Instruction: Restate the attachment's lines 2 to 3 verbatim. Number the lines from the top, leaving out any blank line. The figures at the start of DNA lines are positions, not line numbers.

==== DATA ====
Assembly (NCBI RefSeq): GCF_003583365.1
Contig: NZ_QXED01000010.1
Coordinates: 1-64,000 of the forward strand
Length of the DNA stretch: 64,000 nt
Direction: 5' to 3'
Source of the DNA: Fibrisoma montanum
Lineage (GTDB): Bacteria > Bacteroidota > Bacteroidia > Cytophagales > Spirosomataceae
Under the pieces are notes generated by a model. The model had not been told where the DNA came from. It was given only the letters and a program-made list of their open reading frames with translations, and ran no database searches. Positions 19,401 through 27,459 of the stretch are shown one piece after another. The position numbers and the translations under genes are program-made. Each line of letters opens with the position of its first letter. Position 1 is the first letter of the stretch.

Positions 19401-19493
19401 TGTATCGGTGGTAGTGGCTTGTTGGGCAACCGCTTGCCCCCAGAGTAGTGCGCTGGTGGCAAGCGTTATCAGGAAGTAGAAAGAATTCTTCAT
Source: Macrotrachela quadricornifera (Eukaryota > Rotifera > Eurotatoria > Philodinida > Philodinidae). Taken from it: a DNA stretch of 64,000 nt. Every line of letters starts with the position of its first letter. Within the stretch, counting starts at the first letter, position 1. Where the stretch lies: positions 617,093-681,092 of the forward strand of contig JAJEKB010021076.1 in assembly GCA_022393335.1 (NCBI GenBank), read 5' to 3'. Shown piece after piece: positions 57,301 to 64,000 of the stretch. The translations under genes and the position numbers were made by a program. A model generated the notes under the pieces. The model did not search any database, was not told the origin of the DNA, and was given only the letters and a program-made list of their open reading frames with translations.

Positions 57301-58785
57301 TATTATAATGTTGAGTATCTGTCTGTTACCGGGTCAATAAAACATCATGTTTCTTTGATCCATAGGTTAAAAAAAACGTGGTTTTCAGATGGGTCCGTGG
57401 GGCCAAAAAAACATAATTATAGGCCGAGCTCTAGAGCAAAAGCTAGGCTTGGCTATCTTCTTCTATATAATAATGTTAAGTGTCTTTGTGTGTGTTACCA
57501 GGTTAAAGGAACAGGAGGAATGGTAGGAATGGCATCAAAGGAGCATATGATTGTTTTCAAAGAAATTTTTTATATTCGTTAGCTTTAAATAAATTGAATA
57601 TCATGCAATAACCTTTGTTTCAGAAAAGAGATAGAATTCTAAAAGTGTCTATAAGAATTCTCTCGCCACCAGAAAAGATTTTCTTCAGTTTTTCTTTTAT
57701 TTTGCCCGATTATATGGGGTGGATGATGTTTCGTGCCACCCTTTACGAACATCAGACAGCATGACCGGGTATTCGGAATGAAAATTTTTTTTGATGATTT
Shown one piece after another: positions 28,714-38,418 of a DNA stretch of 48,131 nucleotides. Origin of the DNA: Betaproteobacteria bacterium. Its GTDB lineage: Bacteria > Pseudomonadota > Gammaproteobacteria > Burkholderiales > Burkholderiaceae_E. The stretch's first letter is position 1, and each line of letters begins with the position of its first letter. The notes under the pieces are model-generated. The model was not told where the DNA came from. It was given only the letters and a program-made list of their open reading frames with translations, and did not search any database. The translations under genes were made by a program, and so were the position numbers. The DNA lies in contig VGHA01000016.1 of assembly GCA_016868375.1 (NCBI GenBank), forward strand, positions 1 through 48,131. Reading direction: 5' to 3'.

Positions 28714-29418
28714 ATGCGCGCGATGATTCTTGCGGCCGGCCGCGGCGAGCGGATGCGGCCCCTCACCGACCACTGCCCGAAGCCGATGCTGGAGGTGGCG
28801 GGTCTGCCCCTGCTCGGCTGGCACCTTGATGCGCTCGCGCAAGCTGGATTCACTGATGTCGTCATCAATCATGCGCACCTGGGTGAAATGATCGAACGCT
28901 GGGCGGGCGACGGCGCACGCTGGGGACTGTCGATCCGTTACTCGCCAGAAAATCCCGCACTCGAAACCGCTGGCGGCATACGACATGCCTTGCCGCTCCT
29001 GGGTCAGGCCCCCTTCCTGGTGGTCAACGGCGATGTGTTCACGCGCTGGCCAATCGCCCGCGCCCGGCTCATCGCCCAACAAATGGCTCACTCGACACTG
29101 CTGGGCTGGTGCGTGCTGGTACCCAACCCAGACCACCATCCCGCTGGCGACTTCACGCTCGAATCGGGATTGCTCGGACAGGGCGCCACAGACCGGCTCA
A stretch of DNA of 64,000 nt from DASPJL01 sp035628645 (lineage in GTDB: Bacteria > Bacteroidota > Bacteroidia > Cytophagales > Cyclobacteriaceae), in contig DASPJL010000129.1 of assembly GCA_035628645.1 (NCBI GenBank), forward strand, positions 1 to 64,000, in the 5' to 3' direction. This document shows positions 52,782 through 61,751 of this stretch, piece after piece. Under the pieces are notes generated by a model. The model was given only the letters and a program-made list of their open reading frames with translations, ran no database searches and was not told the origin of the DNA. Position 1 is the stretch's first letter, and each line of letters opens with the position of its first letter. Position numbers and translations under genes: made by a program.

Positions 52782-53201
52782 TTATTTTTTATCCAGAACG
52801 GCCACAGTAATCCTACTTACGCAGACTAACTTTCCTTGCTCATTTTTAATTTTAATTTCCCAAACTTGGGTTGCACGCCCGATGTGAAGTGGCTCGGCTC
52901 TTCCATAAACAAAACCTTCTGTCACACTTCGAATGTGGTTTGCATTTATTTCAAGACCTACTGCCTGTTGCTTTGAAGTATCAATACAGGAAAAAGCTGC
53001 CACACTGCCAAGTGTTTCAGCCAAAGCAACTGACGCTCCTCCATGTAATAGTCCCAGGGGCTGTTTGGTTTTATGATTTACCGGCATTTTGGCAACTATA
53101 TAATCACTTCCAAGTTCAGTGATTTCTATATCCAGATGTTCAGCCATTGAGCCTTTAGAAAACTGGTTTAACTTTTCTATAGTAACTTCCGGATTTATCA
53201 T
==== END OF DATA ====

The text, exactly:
Contig: NZ_QXED01000010.1
Coordinates: 1-64,000 of the forward strand